“I’m optimistic, and I wish I had done it a year ago.”
Trustee Joel Ferguson also showed interest in reconciling with survivors. He asked Udpa to set up a meeting between him and several survivors, so that they might “find common ground.”
“I feel kind of left out,” Ferguson said.
Second wave of Nassar survivors represented
In the meeting's public participation section, Tarrant spoke about “Wave 2” of the Nassar survivors — those who weren’t involved in the initial settlement.
Tarrant also addressed Trustees Brian Mosallam and Kelly Tebay for reaching out and talking to survivors and their parents. But Tarrant voiced his concern for the way the board might view the second wave of survivors.
“I hear discouraging things — and maybe they’re wrong, and I apologize if they are — that lowball offers are being sent to this Wave 2 of survivors,” Tarrant said. “They’re no less victims than the first wave of survivors.”
Tarrant said he wants equal treatment for the second wave. He added the board needs to take this into consideration in the ongoing search for the university’s next president.
“I would be here to tell you that I don’t want a president that is not willing to put their name out there publicly and is not going to go through the scrutiny of what a public forum would look like,” Tarrant said.
Nassar survivor and former gymnast Selina Mirjavadi also spoke to the board.
She said what Nassar did to her was “horrible, hateful and humiliating” and described how the experience gave her severe post-traumatic stress disorder. Because of that, she said she felt like she couldn’t tell her loved ones what had happened to her.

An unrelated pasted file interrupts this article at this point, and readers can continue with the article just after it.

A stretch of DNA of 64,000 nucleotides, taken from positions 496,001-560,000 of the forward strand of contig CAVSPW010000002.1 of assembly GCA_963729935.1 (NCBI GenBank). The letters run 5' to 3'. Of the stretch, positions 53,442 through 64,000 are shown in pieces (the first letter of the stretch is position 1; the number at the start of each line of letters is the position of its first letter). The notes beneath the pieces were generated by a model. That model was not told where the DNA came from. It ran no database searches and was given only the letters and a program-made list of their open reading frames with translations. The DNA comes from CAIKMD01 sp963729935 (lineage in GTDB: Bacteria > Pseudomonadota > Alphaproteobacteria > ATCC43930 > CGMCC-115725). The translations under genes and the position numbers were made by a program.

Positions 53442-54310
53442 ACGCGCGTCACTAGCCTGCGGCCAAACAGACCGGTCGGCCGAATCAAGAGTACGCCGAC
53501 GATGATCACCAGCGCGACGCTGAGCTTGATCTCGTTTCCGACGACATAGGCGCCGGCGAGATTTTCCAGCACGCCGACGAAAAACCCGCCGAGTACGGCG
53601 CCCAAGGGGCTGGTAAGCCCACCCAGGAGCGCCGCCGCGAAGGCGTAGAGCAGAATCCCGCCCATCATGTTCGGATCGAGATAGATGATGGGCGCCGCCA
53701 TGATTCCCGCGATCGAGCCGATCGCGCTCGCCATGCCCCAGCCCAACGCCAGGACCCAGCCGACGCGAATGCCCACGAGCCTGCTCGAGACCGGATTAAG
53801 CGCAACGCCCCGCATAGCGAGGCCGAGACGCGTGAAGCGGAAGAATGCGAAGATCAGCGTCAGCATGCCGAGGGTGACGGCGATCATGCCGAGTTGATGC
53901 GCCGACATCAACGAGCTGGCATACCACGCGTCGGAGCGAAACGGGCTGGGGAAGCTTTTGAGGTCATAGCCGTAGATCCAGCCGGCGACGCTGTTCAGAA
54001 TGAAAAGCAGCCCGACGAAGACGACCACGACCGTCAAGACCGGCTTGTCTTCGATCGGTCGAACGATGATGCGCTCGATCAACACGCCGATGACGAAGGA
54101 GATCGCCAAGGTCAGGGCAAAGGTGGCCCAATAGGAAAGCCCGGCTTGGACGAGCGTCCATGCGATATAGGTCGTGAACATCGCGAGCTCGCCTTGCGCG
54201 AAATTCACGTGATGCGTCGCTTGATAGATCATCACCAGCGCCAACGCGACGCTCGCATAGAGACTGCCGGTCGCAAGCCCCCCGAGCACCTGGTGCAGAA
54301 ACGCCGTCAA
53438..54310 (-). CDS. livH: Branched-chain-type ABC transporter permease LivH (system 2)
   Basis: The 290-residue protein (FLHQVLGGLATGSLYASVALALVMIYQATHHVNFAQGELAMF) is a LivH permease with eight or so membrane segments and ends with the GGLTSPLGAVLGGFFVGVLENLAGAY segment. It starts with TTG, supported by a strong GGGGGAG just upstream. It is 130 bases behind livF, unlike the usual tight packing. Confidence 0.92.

“I was unable to be a part of the first group to come forward,” Mirjavadi said. “I was in too much pain and I did not want to hurt my loved ones.”
But it reached a point where she couldn’t hold it back any longer. She came forward with her story and joined the Wave 2 survivors.
Mirjavadi said the board needed to realize how damaging it is for her and other survivors to experience suspicion from the university.
“This happened to so many girls and every single case is as tragic as the next,” Mirjavadi said. “I’m addressing you today in the hopes that our stories will remain imprinted in your memories.”
The initial settlement for the Nassar survivors included $75 million for new claims, according to Michigan Radio. When asked if the $75 million would be enough for those in the second wave, like Mirjavadi, Udpa said he was unsure.
“I don’t know. I hope so,” Udpa said. “That’s the agreement, I think we should stick to that figure.”
New building developments
The board also approved leases and authorized planning for projects at the meeting, including a long-term lease for a Panera restaurant in the new Business College Pavilion.
Planning was approved for “refurbishment” of IM Sports-West’s outdoor pool, which is currently closed, said Barbara Kranz, director of Facilities Planning and Space Management.
“The outdoor pool opened in 1958 along with the building, and it’s essentially at the end of its useful life,” Kranz.
With planning now underway, Kranz said the pool should be reopened by summer 2020.